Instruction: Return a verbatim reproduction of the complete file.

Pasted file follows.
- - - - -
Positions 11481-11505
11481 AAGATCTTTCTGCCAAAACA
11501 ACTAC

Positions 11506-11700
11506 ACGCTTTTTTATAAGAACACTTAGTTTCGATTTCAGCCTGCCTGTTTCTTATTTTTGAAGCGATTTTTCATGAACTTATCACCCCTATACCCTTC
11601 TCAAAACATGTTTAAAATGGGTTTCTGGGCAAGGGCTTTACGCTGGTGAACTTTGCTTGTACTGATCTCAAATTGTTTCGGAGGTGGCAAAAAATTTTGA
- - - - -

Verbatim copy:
Positions 11481-11505
11481 AAGATCTTTCTGCCAAAACA
11501 ACTAC

Positions 11506-11700
11506 ACGCTTTTTTATAAGAACACTTAGTTTCGATTTCAGCCTGCCTGTTTCTTATTTTTGAAGCGATTTTTCATGAACTTATCACCCCTATACCCTTC
11601 TCAAAACATGTTTAAAATGGGTTTCTGGGCAAGGGCTTTACGCTGGTGAACTTTGCTTGTACTGATCTCAAATTGTTTCGGAGGTGGCAAAAAATTTTGA